In early 2022, the Chinese ship CCG5302 will be the first to shadow oil drilling in the North Natuna Sea. This is a continuation of China’s protests against Indonesia in early December 2021, to stop drilling for oil and natural gas. The Beijing government argues that the activities carried out by Indonesia have violated the sovereignty of China which is based on the nine dash-line claims.
The protest is believed to be related to oil reserves in the Tuna Block working area (WK), which is off the coast of East Natuna, right on the Indonesia-Vietnam border.
The sovereignty tension between Beijing and Jakarta was responded exclusively by Muhammad Farhan, the Security Committee in Parliament, “Our reply was very firm, that we are not going to stop the drilling because it is our sovereign right.” Farhan continued, “It (the letter) was a bit threatening because it was the first effort of China’s diplomats to push their nine-dash line agenda against our rights under the Law of the Sea.”
In late August and early October 2021, a report from the Jakarta, Indonesia-based study center, the Asia Maritime Transparency and Initiative (AMTI), and the Indonesia Ocean Justice Initiative (IOJI) shows that the Chinese ship, Haiyang Dizhi 10 is moving slowly in the adjacent Block D-Alpha grid pattern, oil reserves and gas also in the contested waters, worth $500 billion. On the other hand, the acceleration carried out by the ship is suspected of taking samples of hydraulic data in Indonesian waters.
This case overshadows Indonesia and threatens the Exclusive Economic Zone (EEZ). massive movement since 2019 and 2020. At that time, the Indonesian government expressed a protest against the Chinese government regarding the violation of extraction of natural resources. Indonesia refers to the illegal, unreported, and unregulated (IUU) fishing regulations and the 1982 United Nations Convention Law of Sea (UNCLOS). The Indonesian government has also agreed to the 2016 arbitration regulation decision regarding the rejection of China’s claims.
According to Aan Kurnia, Head of the Vice-Admiral of the Indonesian Armed Forces (TNI), in 2022, Natuna’s security will still be a priority. That is, Aan emphasized that the moves that China would make would be aggressive. Thus, this becomes a challenge for Bakamla in maintaining Indonesia’s sovereignty.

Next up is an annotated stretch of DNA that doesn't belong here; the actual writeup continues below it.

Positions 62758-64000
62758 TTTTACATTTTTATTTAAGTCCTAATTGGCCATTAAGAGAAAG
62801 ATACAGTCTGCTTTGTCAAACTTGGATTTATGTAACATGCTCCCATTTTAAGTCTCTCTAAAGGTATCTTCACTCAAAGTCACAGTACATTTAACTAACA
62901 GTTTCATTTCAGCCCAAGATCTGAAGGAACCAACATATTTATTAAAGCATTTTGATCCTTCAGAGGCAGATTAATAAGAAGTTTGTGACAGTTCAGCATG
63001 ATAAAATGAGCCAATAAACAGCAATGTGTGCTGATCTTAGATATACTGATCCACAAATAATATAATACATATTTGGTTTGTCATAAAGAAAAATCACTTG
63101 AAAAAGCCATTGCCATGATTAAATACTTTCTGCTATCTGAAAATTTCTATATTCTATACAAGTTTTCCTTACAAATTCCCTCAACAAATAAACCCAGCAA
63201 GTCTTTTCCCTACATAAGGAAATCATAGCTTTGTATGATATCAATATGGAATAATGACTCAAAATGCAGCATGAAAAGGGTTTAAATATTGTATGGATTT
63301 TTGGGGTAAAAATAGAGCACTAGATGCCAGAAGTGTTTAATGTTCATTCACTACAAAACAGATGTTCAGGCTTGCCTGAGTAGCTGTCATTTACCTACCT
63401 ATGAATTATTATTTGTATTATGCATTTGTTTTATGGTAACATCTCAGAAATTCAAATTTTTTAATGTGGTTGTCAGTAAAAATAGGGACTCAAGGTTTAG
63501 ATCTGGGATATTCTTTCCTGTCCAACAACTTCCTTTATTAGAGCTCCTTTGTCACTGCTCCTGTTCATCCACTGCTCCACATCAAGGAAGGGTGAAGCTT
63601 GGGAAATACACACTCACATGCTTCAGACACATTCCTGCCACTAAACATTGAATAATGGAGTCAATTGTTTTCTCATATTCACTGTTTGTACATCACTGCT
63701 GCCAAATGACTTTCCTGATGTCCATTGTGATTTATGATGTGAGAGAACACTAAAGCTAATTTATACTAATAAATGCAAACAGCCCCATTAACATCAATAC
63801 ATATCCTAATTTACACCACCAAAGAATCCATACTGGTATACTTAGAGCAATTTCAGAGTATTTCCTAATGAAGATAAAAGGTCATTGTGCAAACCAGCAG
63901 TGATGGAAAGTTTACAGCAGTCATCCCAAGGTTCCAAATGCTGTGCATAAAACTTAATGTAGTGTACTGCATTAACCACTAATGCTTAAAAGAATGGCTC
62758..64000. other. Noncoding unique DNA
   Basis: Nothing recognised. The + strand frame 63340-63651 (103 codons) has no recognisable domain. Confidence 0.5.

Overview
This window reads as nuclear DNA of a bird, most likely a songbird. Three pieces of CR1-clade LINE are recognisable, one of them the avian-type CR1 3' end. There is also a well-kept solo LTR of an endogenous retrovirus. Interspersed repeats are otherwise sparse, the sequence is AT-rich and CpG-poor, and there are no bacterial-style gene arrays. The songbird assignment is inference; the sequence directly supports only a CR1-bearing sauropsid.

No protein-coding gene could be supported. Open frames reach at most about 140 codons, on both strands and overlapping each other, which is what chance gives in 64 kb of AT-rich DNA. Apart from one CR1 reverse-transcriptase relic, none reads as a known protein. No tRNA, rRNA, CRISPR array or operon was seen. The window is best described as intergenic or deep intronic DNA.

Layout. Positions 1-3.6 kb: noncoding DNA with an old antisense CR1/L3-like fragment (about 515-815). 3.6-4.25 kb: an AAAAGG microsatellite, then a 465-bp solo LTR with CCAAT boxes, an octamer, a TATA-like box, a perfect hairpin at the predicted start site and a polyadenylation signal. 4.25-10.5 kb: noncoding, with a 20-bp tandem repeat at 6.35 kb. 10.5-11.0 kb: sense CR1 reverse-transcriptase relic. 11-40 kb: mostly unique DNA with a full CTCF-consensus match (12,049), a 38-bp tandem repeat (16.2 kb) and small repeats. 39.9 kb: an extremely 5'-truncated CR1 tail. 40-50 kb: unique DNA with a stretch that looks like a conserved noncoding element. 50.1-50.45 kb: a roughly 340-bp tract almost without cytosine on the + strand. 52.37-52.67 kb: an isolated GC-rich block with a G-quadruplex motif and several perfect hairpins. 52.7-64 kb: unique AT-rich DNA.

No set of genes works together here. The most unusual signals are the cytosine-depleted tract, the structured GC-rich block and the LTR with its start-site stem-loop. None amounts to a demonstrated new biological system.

Therefore, Indonesia must take firm steps in addressing this issue, especially against the Beijing government.
First, to push China away from North Natuna, Indonesia must involve a strong military strategy. Although the budget is still below that of Singapore, Indonesia is already planning to increase its military budget in 2022 by 13%, which is Rp. 133.9 trillion. The budget is expected to be used better and can be effective in regulating the purchase of defense equipment to protect North Natuna.
Indonesia needs to ‘take advantage of the military power of the United States. The US, which has become a maritime opponent of China against the South China Sea claims, has recently given an increase in its position in Southeast Asia, especially against Indonesia. The Garuda Shield exercise, which has been built since 2009, needs to be improved.
At the end of July 2021, the personnel deployed by Indonesia were still relatively low compared to the US. Based on a report from Asia Nikkei, the Indonesian military contributed only 2,246 personnel. Meanwhile, the US lowered 2,282 personnel.
In addition, Indonesia also needs to improve communication with other US military partners such as Japan, Britain, Canada, South Korea, New Zealand, and Australia. These countries have the same policy of opposing China in the Taiwan Strait and the Senkaku Islands through the Talisman Saber exercise.
Of course, the increase in military capability implemented by Indonesia can put pressure on China in North Natuna.
Second, the Indonesian government should be able to take advantage of the integration of the National Innovation Research Agency (BRIN) to explore research in North Natuna. This research should be able to be carried out for Indonesia in finding quality natural resources to shift China’s position in Natuna.
According to Aristyo Darmawan, Lecturer of International Law, University of Indonesia, he argued, “Indonesia must increase its marine scientific research activities in the North Natuna Sea. It is beyond dispute that the area is Indonesia’s EEZ; but evidence of consistent use and exploitation of the resources in the area will serve to deter Chinese forays into the area”
Third, China is Indonesia’s largest trading partner. In 2021, the trade figure between the two countries will reach USD 85.3 billion. This figure is considered the largest in the last 20 years. China is also an investment field and has made mega projects in Indonesia such as Kereta Cepat Indonesia-China (KCIC).
This has made the two countries have strong economic ties.
Indonesia must realize that China does need Indonesia, especially for the realization of the Belt and Road Initiatives. In this case, Indonesia could use economic leverage to put pressure on China by suspending Chinese investments in the country or expelling the Chinese Ambassador in Jakarta.
*M Habib Pashya, Researcher at the Center of Indonesia-China Studies